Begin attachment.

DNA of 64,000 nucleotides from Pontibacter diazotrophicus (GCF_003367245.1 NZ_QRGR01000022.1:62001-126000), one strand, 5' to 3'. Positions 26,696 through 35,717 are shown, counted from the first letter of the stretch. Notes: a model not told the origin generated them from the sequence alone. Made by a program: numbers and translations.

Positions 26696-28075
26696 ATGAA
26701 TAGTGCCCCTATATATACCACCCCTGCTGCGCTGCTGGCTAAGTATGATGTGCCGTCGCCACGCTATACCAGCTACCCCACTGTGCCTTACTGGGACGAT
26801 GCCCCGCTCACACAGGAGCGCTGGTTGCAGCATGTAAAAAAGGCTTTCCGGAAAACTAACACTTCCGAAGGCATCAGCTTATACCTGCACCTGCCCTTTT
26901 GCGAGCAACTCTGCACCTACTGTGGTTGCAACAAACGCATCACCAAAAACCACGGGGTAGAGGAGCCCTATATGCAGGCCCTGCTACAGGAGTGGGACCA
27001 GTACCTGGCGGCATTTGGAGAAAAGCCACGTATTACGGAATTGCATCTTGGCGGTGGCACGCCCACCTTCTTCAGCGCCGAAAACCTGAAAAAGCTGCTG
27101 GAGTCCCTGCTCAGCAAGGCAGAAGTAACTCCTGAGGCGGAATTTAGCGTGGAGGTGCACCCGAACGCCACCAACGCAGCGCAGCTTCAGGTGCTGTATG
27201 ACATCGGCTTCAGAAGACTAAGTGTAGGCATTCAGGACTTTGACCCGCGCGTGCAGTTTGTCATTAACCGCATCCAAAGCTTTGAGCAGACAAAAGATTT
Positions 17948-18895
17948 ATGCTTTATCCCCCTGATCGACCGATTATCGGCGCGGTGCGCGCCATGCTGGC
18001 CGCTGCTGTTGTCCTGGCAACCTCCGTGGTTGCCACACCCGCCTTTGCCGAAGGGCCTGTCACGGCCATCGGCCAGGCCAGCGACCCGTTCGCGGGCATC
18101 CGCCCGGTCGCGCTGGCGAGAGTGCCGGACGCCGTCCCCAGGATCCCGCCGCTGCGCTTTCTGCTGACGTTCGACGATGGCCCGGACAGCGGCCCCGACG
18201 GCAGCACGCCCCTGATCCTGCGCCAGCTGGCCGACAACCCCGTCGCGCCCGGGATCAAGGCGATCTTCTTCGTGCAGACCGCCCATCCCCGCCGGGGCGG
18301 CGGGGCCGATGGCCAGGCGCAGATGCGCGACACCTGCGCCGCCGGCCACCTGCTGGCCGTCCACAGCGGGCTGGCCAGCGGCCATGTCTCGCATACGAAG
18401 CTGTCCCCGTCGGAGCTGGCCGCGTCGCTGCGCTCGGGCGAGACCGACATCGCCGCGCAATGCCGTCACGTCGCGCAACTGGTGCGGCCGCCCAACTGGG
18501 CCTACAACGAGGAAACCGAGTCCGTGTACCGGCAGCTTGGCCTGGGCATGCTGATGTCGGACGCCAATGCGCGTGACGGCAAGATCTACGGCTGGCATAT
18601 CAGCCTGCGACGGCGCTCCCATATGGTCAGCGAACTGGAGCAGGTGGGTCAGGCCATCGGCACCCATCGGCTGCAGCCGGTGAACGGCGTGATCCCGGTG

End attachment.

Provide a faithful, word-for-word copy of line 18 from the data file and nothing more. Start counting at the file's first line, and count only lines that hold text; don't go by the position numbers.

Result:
18601 CAGCCTGCGACGGCGCTCCCATATGGTCAGCGAACTGGAGCAGGTGGGTCAGGCCATCGGCACCCATCGGCTGCAGCCGGTGAACGGCGTGATCCCGGTG